The main difference is the type of category in which they are included. While Bitcoin is used to make payments, Ethereum is a platform to build other projects and their respective cryptocurrencies.
Ethereum is an inflationary cryptocurrency, so it does not have an issuance limit. But this does not mean that it is unlimited. Its token, Ether, is the gasoline or native means of payment that other projects use and that as it is used, it is liquidated as if it were a traditional fuel.
Another big difference is the consensus algorithm; in this case, it uses the proof of work, and the standard token is ERC-20.
Its primary function is the execution of smart contracts.
How does Ether work?
Do you know how to invest with inflation on the rise, or do you still think it is a thing of the past?
Like any other cryptocurrency, Ethereum has its Blockchain or digital ledger, where it houses all transactions through data mining.
The logic is similar to that of Bitcoin:
Miners are responsible for verifying transactions to form blocks and encode them by solving complex algorithms. Processing time is around 14 seconds. The new blocks are intertwined with the previous block, and the miner receives a reward. Currently, they are approximately five Ether.
The Ethereum blockchain works similarly to Bitcoin, but it allows developers to program software with which transactions with smart contracts are managed and automated.
It ensures that it is met as soon as all the conditions of the same are met. An example of this would be that you decide to send a certain amount of ethers on a predetermined date. In this way, once the date is reached, the ethers from your wallet will be sent to that of the other counterparty.
Their potential is unlimited since it will respond to the programmers’ indications in each smart contract.
The main characteristics of these are:
Cut out the middlemen. They are logged, encrypted and duplicated on the public Blockchain, where all users can see the market activity. Eliminate the time and effort required in manual processes
Although it is a novel and attractive process, there are still many aspects of being polished. Any mistake in the programming code can spoil the final result.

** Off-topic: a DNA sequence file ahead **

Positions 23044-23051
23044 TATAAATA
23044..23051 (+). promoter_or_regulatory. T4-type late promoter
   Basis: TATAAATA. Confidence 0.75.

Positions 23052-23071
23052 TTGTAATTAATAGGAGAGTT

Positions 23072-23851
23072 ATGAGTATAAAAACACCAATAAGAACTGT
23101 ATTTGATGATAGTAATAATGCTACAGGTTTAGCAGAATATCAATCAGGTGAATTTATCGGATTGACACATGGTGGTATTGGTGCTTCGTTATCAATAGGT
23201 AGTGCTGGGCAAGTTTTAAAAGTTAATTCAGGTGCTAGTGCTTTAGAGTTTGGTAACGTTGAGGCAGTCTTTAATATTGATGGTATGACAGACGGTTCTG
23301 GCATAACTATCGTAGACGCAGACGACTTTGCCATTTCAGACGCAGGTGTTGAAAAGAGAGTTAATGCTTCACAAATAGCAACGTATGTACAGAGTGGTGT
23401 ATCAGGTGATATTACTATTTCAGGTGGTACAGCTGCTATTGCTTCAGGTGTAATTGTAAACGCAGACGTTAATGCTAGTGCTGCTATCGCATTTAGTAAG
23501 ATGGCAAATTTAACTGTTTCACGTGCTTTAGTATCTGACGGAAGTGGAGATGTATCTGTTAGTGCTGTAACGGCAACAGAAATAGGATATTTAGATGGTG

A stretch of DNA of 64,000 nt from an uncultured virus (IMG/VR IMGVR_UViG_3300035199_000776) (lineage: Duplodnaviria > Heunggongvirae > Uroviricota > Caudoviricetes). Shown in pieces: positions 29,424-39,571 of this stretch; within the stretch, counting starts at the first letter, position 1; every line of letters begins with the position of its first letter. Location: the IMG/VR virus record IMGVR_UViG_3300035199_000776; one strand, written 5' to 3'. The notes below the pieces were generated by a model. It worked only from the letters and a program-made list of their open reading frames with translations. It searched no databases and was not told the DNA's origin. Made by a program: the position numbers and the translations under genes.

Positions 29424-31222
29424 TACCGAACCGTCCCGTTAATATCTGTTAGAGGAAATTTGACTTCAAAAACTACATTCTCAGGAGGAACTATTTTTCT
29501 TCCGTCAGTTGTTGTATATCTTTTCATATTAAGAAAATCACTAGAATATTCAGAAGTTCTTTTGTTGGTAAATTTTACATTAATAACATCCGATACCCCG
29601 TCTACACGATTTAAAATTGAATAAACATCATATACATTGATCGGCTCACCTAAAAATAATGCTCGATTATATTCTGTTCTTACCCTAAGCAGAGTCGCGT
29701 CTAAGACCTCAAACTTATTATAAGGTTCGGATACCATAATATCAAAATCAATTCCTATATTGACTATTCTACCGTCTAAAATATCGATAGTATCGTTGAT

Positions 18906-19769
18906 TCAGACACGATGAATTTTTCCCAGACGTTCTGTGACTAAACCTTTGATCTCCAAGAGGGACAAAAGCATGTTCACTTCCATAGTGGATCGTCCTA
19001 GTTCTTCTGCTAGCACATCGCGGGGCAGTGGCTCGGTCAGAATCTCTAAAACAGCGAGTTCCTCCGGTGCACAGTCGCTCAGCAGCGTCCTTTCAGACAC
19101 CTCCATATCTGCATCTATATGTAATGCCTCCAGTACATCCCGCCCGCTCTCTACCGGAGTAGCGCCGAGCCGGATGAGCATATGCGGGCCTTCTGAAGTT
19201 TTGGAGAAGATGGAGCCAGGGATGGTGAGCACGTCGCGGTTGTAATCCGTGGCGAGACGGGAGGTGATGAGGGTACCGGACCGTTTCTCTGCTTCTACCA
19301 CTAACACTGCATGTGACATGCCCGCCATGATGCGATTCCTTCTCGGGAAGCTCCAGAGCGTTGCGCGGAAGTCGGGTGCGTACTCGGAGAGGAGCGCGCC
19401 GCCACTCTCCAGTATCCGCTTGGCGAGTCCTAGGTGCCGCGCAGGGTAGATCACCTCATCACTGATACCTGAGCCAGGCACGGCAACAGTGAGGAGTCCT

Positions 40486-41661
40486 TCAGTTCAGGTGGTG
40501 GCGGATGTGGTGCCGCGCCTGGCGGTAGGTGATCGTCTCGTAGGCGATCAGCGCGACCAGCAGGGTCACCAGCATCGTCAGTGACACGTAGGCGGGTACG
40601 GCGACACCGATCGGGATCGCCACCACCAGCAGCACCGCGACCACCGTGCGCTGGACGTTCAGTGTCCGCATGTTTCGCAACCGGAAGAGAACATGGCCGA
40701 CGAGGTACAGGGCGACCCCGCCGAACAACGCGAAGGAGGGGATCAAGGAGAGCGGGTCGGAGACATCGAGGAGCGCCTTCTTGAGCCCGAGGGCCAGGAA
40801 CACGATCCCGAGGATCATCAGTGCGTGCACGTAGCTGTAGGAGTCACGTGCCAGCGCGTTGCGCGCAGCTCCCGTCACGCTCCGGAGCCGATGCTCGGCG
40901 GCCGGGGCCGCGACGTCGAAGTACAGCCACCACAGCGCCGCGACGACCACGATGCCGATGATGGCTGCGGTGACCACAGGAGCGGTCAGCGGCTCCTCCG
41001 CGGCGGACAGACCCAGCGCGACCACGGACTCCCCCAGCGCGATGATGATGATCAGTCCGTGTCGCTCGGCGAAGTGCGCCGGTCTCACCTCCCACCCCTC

Blockchain technology itself can revolutionize web-based services, as well as industries with long-established contractual practices. For example, the insurance industry owns more than $ 7 billion in sloped life insurance money, which can be pretty and transparently redistributed using Blockchain. Furthermore, with the implementation of intelligent contracts, customers can submit their insurance claim online and receive instant automatic payment, assuming that their claim met all the required criteria.
Essentially, the Ethereum blockchain can bring its fundamental principles – trust, transparency, security, and efficiency – to any service, business, or industry.
Ethereum can also be used to create Decentralized Autonomous Organizations (“DAO”), which operate entirely transparently and independently of any intervention without a single leader. DAOs are managed by programming code and a collection of smart contracts written on the Blockchain. It has been designed to eliminate the need for one person or group to have complete and centralized control of an organization.
DAOs are owned by people who bought tokens. However, the number of tokens purchased does not equal shares and ownership. Instead, tokens are contributions that provide people with the right to vote.
Advantages of Ethereum
The Ethereum platform benefits from all the properties of the Blockchain technology with which it works. It is entirely immune to any third-party intervention, which means that no one can control all decentralized applications and DAOs deployed within the network.
Any Blockchain network is formed around a consensus principle, which means that all nodes within the system need to agree on every change made within it.
Disadvantages of Ethereum
Even though smart contracts are meant to make the network fail-safe, they can only be as good as the people who write the code for them. There is always room for human error, and any errors in the code can be exploited. If that happens, there is no direct way to stop a hacker attack or exploit the said bug. The only possible way to do this would be to reach a consensus and rewrite the code behind it. However, this goes entirely against the very essence of the Blockchain, as it is supposed to be an immutable and unalterable ledger.
The DAO, which is the name of a particular DAO launched on April 30, 2016, was attacked, and more than 3.6 million Ether tokens were stolen from it. The attacker exploited a “recursive call bug” in the code, essentially draining the funds from the DAO into a “child DAO”, which had the same structure as the DAO. The loss of a large chunk of DAO funding was not the only consequence of the attack, as it undermined user trust throughout the Ethereum network, with the value of Ether falling from more than $ 20 to less than $ 13.